The following is an excerpt from MedPage Today.
In findings from the U.K. GAP study, for example, users of high-potency cannabis were nearly three times more likely to experience first-time psychosis compared with those who had never used cannabis before (adjusted odds ratio [aOR] 2.91, 1.52-3.60), reported Kat Petrilli, MRes, of the University of Bath in England, and colleagues.
Use of higher potency cannabis products was associated with a greater risk for psychosis and dependency, a systematic review of 20 studies found.
And daily use of high-potency cannabis was associated with a more-than five times greater risk of psychosis (5.40, 2.80-11.30), which was not the case with daily use of lower potency forms.
These findings are also "partially independent of the occurrence of childhood trauma, which is a common risk factor for the development of psychosis," Petrelli and co-authors noted in Lancet Psychiatry.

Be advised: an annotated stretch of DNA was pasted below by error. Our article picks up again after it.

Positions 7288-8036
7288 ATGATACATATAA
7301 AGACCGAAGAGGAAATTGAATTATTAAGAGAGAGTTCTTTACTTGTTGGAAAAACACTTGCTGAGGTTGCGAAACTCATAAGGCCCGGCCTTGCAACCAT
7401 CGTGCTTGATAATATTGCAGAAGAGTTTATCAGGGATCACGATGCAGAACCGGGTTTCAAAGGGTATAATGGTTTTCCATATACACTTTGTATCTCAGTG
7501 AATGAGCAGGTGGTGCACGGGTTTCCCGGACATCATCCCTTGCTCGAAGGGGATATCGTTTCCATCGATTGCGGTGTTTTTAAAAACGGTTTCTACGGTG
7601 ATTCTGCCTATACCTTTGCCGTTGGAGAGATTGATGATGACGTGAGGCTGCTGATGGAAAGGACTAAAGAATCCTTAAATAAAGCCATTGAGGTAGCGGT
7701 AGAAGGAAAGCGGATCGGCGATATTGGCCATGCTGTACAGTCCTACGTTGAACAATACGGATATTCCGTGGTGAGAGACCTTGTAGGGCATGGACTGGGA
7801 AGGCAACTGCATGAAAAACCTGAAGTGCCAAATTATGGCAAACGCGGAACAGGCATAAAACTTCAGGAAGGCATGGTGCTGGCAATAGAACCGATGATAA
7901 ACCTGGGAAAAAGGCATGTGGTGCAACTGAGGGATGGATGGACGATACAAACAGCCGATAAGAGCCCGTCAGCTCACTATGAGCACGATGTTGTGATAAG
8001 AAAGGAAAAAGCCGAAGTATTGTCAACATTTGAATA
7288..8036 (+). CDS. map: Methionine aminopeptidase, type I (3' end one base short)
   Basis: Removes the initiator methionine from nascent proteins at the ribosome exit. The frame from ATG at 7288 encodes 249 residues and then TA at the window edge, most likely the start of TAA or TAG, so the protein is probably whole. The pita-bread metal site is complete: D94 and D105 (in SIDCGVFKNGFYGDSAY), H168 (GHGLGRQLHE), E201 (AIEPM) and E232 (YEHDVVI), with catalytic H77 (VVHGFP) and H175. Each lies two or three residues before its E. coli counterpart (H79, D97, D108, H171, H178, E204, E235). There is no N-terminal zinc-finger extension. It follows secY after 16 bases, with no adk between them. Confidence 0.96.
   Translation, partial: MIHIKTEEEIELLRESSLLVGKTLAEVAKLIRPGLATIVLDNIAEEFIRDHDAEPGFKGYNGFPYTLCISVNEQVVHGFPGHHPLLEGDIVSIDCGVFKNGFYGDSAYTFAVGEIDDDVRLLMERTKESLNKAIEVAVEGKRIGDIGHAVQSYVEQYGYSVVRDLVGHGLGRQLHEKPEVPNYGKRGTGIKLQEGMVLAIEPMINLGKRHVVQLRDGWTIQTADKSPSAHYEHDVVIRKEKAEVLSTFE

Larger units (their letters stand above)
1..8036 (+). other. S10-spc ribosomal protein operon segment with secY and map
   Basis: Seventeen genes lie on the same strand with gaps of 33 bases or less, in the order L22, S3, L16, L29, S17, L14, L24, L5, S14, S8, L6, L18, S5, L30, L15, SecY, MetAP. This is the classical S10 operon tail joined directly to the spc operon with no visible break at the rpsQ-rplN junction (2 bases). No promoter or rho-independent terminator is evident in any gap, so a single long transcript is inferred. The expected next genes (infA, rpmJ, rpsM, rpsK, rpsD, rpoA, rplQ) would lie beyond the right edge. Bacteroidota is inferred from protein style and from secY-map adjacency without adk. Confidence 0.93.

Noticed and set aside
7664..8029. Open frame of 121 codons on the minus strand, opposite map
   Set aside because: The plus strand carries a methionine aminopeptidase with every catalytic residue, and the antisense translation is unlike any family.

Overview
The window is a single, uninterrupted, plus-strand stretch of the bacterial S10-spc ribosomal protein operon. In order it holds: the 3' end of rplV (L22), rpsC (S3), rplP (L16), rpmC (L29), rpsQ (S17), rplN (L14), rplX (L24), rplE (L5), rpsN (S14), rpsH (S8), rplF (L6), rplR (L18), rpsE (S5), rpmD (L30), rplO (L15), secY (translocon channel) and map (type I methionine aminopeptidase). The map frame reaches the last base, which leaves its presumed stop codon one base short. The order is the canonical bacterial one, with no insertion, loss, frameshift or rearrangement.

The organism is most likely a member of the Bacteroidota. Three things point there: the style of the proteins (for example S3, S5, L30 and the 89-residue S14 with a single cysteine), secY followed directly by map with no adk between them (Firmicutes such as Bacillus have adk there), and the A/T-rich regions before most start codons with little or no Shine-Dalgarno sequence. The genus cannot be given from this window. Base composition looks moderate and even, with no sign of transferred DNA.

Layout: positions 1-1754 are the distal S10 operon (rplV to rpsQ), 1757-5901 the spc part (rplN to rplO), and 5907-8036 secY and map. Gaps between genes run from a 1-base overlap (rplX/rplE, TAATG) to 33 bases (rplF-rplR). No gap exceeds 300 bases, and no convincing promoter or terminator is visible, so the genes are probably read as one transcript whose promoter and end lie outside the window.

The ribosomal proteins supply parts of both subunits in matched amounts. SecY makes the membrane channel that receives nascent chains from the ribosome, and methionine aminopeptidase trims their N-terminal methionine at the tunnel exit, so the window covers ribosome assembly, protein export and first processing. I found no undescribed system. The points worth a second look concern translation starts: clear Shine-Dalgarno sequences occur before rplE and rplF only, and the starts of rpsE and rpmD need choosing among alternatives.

"The need to understand the association of cannabis potency with mental health outcomes is especially pressing because of international increases in cannabis potency and the availability of higher potency cannabis products, which have been particularly evident in new legal markets," the team wrote in what they believe to be the first systematic review of the association of cannabis potency and mental health and addiction.
"Policy makers should carefully consider cannabis potency when regulating cannabis in legal markets, such as through limits or taxes based on THC concentration," the researchers urged.
Read full MedPage article here.
Read press release from University of Bath here.
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